Secrecy & Leaks

Laura Poitras/Praxis Films / Ben Balter (background)

As long as there are governments, there will be government secrets—and there will also be leakers and whistleblowers. Recent high profile disclosures by Private Chelsea Manning and former National Security Agency contractor Edward Snowden have renewed national discussion of the proper limits of American intelligence authorities and the proper limits of secrecy. They have reinvigorated also the debate over what tools prosecutors and agencies ought to use in identifying and prosecuting those who violate government confidences.

Latest in Secrecy & Leaks

Federal Law Enforcement

Documents: Statement of Offense and Plea Agreement for James Wolfe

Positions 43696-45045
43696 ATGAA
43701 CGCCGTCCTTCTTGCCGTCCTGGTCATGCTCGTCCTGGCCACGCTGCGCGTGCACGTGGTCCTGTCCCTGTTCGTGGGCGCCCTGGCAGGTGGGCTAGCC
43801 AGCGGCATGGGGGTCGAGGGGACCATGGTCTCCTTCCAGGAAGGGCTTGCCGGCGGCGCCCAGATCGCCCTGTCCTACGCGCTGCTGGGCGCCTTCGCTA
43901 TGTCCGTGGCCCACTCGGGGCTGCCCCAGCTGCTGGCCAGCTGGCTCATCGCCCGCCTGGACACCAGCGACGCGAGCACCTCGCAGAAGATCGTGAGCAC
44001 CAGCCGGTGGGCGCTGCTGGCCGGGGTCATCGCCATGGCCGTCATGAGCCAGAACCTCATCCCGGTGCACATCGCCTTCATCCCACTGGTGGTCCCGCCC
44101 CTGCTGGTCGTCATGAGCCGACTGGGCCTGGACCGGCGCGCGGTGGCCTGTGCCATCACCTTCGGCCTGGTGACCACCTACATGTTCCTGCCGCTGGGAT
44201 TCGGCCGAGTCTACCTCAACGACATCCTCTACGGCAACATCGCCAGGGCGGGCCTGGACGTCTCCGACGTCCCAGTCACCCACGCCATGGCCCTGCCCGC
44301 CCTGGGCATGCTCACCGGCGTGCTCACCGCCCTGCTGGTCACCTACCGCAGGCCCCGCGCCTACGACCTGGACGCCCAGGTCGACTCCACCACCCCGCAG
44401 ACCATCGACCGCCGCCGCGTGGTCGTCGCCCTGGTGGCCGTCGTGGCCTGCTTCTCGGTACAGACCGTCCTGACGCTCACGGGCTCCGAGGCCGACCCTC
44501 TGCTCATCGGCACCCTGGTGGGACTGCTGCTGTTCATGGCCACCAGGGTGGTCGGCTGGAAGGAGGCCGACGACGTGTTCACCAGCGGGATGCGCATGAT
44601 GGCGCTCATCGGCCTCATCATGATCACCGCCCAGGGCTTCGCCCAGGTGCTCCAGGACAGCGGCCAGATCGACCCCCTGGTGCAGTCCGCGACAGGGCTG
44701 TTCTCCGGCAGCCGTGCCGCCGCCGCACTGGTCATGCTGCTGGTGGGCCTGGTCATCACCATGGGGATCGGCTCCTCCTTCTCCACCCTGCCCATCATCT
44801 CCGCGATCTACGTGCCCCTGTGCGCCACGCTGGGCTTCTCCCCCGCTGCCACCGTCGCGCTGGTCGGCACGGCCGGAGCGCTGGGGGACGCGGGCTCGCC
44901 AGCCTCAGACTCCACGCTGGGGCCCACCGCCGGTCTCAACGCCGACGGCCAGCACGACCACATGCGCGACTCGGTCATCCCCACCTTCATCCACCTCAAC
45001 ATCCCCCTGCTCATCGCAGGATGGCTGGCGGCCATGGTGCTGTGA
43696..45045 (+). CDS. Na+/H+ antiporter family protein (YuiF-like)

In June, a grand jury in the District of Columbia indicted former Senate intelligence committee security director James Wolfe on three counts of making false statements to federal investigators. On Monday, Wolfe assented to a plea agreement with the Justice Department, pleading guilty to one of those counts.

Secrecy & Leaks

Document: Unsealed 1999 Special Master’s Report on Starr Investigation Leaks

At the order of the U.S. District Court for the District of Columbia, the National Archives and Records Administration has unsealed the 1999 special master's report on possible leaks from the independent counsel's office in the Starr investigation. The report is available here and below.

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